Rene’s Points For Better Travel, a division of Chatterbox Entertainment, Inc. has partnered with CardRatings for our coverage of credit card products. Rene’s Points For Better Travel and CardRatings may receive a commission from card issuers. Opinions, reviews, analyses & recommendations are the author’s alone, and have not been reviewed, endorsed or approved by any of these entities. As an Amazon Associate I earn from qualifying purchases.

Responses are not provided or commissioned by the bank advertiser. Responses have not been reviewed, approved or otherwise endorsed by the bank advertiser. It is not the bank advertiser's responsibility to ensure all posts and/or questions are answered.

René de Lambert is a contributing writer and the founder of RenesPoints. He is an avid Delta and SkyTeam flyer who has held Delta’s top Diamond Medallion status for many years and flown millions of miles.


  1. A laptop (particularly what looks to be an all-metal Macbook) is potentially a deadly projectile during takeoff or landing (when the most Gs are felt). It’s a good rule that actually has a purpose, unlike so many others.

    FA should be reported for not doing their job. I would have said something.

  2. If there is extreme turbulence, the laptop could become a projectile that if it struck someone, especially in the head, could cause injury. So from this POV I feel the rule is reasonable.


  3. Tablets may remain out during takeoff and landing but laptops and DVD players, because of their greater mass must be stowed. The rule however may need to be changed in light of new technology. The Apple iPad pro for example is 1.6 times heavier than the iPad Air 2. Of course getting hit in the head with any tablet or smart phone could cause serious injury.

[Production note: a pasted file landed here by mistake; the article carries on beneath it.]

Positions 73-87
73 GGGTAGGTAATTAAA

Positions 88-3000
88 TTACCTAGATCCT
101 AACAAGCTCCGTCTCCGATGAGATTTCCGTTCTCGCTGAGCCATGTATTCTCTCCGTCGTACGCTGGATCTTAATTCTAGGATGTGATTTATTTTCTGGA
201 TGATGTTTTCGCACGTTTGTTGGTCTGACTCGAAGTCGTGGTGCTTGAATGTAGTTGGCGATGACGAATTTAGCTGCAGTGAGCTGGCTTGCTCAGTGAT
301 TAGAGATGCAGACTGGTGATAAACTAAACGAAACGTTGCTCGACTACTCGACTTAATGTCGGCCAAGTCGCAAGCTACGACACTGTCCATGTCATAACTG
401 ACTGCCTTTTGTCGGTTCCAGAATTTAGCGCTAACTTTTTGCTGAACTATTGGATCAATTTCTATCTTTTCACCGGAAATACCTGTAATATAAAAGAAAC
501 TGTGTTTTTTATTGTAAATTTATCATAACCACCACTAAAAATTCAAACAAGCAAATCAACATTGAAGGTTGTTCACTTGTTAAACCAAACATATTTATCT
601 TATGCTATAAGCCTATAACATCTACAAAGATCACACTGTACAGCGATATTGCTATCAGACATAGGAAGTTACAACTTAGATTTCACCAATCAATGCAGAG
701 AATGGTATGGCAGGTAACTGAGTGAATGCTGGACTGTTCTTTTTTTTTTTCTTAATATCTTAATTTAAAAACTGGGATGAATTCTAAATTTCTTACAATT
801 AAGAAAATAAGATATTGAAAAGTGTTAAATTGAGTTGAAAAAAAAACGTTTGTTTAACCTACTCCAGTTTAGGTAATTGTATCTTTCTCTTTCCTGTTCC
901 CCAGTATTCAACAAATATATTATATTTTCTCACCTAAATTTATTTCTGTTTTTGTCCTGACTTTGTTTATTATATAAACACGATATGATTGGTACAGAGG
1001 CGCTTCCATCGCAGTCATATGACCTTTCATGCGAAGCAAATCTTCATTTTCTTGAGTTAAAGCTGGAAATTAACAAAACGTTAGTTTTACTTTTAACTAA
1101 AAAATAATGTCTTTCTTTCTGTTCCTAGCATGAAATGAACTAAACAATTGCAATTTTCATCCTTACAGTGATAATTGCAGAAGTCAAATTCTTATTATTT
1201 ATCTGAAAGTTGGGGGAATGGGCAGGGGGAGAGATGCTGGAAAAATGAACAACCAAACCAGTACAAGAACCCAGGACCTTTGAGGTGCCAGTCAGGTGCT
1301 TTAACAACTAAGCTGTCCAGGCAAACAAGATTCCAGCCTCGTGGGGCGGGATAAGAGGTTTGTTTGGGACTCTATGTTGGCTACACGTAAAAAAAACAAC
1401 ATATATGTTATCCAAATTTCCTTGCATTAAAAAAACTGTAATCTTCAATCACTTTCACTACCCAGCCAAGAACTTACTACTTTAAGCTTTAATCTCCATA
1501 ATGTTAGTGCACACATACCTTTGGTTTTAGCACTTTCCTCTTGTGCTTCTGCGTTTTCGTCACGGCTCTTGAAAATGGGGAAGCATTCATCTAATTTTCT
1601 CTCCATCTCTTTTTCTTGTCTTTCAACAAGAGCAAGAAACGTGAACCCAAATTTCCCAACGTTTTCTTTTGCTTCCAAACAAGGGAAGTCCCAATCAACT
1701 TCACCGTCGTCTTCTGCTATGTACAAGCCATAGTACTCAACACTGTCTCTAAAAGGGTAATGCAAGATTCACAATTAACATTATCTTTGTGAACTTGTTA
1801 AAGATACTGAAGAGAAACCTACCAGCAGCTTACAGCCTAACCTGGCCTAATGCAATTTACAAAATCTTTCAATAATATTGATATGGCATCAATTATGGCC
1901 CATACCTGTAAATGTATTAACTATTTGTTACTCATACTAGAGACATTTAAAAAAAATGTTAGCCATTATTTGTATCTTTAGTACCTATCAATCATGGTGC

The rules are in place to protect passengers. I think FAs are quick to cite rule breakers in coach but not so much in the premium cabin.

    I believe we have to take we have to take responsibility for our own safety. When FAs don’t enforce the rules we have an obligation to speak up. If you see something, say something.

  4. @Rene – I’m most irritated by the guy who texts the entire time from pushoff to takeoff. It’s either a rule – or it isn’t. It comes down to the principle – that rules don’t apply to them.

  5. We live in a society with too many “It is all about me” people.
    As noted by several above, all of these can become projectiles in the case of extreme turbulence. I experienced this on a takeoff a few years ago and anything that was loose or even in the seat pockets was flying through the cabin. Very scary,